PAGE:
Recent rains cited as possible reason for higher levels of enterococcus bacteria found in the water
As a precaution, Sarasota County health officials have issued a “No swim” advisory at Nokomis Beach, located at 100 Casey Key Road in Nokomis.
The amount of enterococcus bacteria found during water quality testing on Wednesday, July 20, “was outside acceptable limits,” a news release says. The beach remains open, the release notes, but wading, swimming and water recreation are not recommended as long as an advisory is in effect. “People are encouraged to read the signage and heed flags” when visiting area beaches, the release notes.
People also should not eat shellfish, such as crabs and shrimp collected in the immediate area of Nokomis Beach, the release adds. “However, it is safe to fish and eat fin-fish from these waters.”
“Some bacteria are naturally present in the environment,” the release points out. “However, the Environmental Protection Agency (EPA) has found a link between health and water quality. Signage advising the public not to swim or engage in water recreation at Nokomis Beach will stay in place until follow-up water testing results meet the EPA’s recreational water quality standard,” the release adds. The Florida Department of Health in Sarasota County (DOH-Sarasota) expects to have the next round of test results available on Friday, July 22.
Enterococcus bacteria can come from a variety of natural and man-made sources, the release explains. These include pet waste, livestock, birds, wildlife (land-dwelling and marine), stormwater runoff and human sewage from failed septic systems and sewage spills.
No sewage spills have been reported within 1 mile of the beach in the past month, the release says.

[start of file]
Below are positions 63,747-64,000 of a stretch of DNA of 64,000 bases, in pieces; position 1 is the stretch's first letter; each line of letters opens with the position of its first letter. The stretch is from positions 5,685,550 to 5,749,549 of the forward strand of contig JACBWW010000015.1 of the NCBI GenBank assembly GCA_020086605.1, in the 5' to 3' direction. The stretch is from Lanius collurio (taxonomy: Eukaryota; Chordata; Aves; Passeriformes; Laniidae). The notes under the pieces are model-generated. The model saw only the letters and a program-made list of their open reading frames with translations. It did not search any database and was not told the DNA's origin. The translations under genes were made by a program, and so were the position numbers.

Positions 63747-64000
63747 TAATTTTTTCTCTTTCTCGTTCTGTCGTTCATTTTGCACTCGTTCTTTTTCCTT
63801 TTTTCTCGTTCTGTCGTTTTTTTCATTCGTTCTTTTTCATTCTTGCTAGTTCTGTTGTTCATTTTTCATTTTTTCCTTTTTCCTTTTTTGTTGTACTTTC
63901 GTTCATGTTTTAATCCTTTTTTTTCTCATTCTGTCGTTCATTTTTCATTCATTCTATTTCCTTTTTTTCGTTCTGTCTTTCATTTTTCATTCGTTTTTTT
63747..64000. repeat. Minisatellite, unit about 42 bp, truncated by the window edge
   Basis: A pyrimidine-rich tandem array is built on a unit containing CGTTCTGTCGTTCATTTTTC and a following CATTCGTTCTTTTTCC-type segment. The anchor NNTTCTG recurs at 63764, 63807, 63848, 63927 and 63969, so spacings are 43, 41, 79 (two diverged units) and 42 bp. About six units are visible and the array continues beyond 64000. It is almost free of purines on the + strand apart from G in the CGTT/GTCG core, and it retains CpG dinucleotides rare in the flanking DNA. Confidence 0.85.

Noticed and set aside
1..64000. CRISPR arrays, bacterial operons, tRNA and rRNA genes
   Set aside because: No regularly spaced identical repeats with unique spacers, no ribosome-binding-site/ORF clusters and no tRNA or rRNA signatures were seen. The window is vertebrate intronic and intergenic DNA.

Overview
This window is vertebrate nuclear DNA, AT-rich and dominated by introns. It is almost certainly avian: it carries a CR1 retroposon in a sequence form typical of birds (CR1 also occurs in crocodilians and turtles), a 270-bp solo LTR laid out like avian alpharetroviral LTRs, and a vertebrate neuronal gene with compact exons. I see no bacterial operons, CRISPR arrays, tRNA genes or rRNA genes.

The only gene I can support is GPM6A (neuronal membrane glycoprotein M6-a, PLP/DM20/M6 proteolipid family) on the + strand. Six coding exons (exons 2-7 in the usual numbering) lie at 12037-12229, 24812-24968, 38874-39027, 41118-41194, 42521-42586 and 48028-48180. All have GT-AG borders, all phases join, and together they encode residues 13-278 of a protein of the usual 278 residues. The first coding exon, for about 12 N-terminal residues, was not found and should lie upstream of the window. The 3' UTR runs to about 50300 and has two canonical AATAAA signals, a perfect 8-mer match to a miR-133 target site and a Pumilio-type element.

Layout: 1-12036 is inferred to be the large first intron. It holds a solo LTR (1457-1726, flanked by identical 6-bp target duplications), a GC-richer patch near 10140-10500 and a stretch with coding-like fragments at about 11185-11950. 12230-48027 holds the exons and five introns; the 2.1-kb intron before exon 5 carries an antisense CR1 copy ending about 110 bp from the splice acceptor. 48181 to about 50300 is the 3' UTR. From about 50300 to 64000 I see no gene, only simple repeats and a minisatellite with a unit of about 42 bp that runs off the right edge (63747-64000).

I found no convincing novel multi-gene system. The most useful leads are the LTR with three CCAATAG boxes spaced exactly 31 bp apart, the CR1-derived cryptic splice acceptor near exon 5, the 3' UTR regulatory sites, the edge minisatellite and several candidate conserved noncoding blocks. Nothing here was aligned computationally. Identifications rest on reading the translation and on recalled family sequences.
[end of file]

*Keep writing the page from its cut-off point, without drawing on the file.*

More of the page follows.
“The rapid response team from Sarasota County has determined that the cause of the elevated bacteria levels is likely due to natural sources,” the release adds. Recent rains in the area that washed accumulated pollutants — including bacteria from pet feces, birds and wildlife — into local waters have been seen as an important factor, the release points out. “The response team also observed a large amount of bird activity along the shoreline,” which can contribute to the elevated reading, the release says.
DOH-Sarasota Environmental Administrator Tom Higginbotham emphasizes that the Florida Healthy Beaches program protects beachgoers when conditions are unsuitable for swimming. “When these bacteria are found at high levels in recreational waters, there is a risk that some people may become ill. People — especially those who are very young, elderly or who have a weak immune system — who swallow water while swimming can get stomach or intestinal illnesses,” he notes in the release. Additionally, if the water comes in contact with a cut or sore, people can get infections or rashes, he explains in the release.
For more information, visit https://ourgulfenvironment.scgov.net and click on “water monitoring” and then “bacterial testing” to check beach water testing results of area Gulf beaches.
The public also is welcome to call 941-BEACHES (941-232-2437) or visit www.visitbeaches.org. Click on the same link to the mobile-friendly version of the beach conditions report.